I don't think this is how it will go down. No one cares what an anonymous poster on TLS says.

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Re: Dean Mitchell's Response to Criticism

Postby manofjustice » Tue Jan 08, 2013 11:08 am

stillwater wrote:
manofjustice wrote:
rad lulz wrote:What will people think of TLS when they get linked to this thread by ATL and they read dingbat and manofjustice


They will think that someone is trying to come up with a real explanation for why the law school tuition crisis has happened and why the intervention of a market supervisor, such as the ABA, is necessary.

They will also note my substantive contribution above, recommending that we all focus on class sizes. Contracting class sizes is something law schools can do tomorrow.


I don't think this is how it will go down. No one cares what an anonymous poster on TLS says.


The world is moved by a thousand jabs.

edit: hope and change.

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Postby Myself » Tue Jan 08, 2013 11:22 am

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Last edited by Myself on Wed Nov 27, 2013 3:00 pm, edited 1 time in total.

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dingbat
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Re: Dean Mitchell's Response to Criticism

Postby dingbat » Tue Jan 08, 2013 11:59 am

manofjustice wrote:
rad lulz wrote:What will people think of TLS when they get linked to this thread by ATL and they read dingbat and manofjustice


They will think that someone is trying to come up with a real explanation for why the law school tuition crisis has happened and why the intervention of a market supervisor, such as the ABA, is necessary.

They will also note my substantive contribution above, recommending that we all focus on class sizes. Contracting class sizes is something law schools can do tomorrow.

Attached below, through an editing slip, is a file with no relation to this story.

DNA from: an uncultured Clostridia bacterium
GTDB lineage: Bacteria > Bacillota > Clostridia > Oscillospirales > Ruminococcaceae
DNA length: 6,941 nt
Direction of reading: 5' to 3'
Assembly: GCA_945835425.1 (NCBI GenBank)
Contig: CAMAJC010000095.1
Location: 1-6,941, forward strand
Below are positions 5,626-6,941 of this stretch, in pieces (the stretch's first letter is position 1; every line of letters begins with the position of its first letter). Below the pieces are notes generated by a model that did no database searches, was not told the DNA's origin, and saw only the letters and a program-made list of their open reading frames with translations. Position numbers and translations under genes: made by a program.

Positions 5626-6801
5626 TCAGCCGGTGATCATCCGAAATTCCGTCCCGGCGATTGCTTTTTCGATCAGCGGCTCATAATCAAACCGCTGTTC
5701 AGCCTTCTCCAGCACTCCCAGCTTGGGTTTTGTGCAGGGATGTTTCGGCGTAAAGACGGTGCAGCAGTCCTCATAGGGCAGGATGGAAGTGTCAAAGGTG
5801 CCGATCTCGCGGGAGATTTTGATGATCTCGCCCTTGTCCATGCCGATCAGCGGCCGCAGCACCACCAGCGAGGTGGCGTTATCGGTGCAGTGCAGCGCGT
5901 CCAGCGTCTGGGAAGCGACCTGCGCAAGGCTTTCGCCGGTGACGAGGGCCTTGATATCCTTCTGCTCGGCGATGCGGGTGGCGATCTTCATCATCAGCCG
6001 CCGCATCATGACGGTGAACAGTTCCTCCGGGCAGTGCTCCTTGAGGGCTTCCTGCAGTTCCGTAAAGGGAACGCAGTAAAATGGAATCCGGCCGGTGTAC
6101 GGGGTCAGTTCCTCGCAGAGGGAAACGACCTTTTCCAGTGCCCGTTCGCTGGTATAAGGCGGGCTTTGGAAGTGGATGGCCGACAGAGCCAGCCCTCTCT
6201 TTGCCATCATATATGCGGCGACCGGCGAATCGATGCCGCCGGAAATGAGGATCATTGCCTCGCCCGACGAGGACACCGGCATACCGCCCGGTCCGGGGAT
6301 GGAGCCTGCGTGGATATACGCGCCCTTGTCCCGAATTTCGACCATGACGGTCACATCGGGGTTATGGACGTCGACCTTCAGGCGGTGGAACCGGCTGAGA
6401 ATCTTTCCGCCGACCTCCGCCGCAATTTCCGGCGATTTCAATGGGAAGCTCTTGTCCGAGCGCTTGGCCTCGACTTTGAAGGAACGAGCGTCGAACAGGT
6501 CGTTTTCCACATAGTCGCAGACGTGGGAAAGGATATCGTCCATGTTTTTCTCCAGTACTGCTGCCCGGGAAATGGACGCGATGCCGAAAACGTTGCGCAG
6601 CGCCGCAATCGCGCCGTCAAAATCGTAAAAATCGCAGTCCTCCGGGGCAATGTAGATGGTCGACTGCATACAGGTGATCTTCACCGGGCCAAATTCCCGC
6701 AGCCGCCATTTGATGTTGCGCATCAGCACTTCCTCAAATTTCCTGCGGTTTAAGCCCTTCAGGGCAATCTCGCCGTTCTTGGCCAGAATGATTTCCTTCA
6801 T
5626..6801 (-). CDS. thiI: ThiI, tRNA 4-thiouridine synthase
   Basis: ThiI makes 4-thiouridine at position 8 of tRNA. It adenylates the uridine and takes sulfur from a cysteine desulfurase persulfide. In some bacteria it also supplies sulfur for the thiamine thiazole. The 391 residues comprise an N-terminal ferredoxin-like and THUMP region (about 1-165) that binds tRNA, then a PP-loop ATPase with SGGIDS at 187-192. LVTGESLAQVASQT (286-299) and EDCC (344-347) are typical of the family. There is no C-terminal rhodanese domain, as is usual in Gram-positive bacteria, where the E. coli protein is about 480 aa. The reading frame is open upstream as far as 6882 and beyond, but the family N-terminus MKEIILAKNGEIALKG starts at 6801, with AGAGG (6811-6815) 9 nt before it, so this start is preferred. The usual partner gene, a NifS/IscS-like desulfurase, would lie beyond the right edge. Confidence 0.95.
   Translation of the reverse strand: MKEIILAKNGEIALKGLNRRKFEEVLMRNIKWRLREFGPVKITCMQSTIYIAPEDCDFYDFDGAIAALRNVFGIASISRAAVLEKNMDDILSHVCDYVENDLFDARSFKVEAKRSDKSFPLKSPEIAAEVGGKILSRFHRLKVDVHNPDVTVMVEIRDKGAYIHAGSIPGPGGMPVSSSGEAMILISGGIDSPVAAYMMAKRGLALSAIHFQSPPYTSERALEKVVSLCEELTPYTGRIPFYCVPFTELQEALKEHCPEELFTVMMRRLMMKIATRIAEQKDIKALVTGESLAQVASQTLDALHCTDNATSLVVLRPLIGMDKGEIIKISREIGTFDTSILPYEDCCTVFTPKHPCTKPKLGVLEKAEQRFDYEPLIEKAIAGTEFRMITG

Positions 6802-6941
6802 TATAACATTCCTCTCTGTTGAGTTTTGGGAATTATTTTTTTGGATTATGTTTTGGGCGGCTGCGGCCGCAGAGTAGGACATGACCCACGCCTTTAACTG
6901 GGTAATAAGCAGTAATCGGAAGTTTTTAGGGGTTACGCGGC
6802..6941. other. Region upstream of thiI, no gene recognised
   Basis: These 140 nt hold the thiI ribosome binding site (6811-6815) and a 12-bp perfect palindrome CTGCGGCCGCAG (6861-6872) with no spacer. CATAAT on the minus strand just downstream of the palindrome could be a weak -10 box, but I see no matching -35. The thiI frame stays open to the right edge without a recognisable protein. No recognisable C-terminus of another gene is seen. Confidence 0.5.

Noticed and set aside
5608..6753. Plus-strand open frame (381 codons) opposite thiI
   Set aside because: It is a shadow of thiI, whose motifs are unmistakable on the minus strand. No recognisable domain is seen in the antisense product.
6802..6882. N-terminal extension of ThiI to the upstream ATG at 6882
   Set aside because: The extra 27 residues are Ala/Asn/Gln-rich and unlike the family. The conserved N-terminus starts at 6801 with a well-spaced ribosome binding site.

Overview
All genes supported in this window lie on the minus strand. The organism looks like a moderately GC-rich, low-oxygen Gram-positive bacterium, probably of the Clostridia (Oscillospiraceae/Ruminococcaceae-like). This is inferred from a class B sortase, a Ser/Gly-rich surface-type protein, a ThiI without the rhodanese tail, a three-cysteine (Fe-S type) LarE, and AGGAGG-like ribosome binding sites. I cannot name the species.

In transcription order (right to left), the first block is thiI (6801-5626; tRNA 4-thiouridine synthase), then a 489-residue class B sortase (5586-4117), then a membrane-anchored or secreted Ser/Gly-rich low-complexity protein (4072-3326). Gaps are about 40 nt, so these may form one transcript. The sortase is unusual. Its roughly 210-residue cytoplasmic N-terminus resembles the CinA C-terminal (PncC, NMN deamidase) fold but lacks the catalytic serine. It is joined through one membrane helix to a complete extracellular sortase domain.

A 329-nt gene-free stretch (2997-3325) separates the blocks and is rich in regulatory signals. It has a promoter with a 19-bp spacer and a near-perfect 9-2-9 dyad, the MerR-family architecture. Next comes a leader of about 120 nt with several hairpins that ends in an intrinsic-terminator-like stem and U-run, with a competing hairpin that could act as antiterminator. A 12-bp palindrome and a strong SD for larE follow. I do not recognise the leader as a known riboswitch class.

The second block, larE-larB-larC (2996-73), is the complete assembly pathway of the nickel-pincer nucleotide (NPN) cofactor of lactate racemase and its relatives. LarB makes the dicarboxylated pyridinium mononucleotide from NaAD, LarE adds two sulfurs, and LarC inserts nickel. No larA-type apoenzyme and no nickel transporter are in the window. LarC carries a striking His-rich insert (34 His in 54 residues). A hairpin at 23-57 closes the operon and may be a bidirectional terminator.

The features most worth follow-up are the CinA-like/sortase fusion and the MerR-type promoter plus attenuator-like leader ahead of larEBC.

unless they're even vaguely familiar with the terms you vomited, in which case they'll think you're a moron

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Tanicius
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Re: Dean Mitchell's Response to Criticism

Postby Tanicius » Tue Jan 08, 2013 12:07 pm

dingbat wrote:
manofjustice wrote:
rad lulz wrote:What will people think of TLS when they get linked to this thread by ATL and they read dingbat and manofjustice


They will think that someone is trying to come up with a real explanation for why the law school tuition crisis has happened and why the intervention of a market supervisor, such as the ABA, is necessary.

They will also note my substantive contribution above, recommending that we all focus on class sizes. Contracting class sizes is something law schools can do tomorrow.

unless they're even vaguely familiar with the terms you vomited, in which case they'll think you're a moron


Dude, no one has even a remote idea what you guys are arguing about anymore, let alone what side either of you are on.

BearsGrl
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Re: Dean Mitchell's Response to Criticism

Postby BearsGrl » Tue Jan 08, 2013 12:14 pm

Can't a moderator block the two posters above who are contributing the least (most) from this thread? I don't see why they are allowed to continue to post ITT.

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Re: Dean Mitchell's Response to Criticism

Postby dingbat » Tue Jan 08, 2013 12:15 pm

Tanicius wrote:Dude, no one has even a remote idea what you guys are arguing about anymore, let alone what side either of you are on.
sounds about right.
Synopsis: manofjustice is against law school administrators and reason
I'm against TTTs, overcharging, and idiocy

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Re: Dean Mitchell's Response to Criticism

Postby dixiecupdrinking » Tue Jan 08, 2013 12:19 pm

dingbat wrote:
Tanicius wrote:Dude, no one has even a remote idea what you guys are arguing about anymore, let alone what side either of you are on.
sounds about right.
Synopsis: manofjustice is against law school administrators and reason
I'm against TTTs, overcharging, and idiocy

That really wasn't an invitation for you to continue this nonsense.

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Postby Myself » Tue Jan 08, 2013 12:35 pm

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Last edited by Myself on Wed Nov 20, 2013 1:53 am, edited 1 time in total.

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androstan
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Re: Dean Mitchell's Response to Criticism

Postby androstan » Tue Jan 08, 2013 2:30 pm

stillwater wrote:
timbs4339 wrote:
UVAIce wrote:Not really, but you are going to find it difficult to implement an apprenticeship system in the US unless it ends up being some kind of unpaid internship for a year.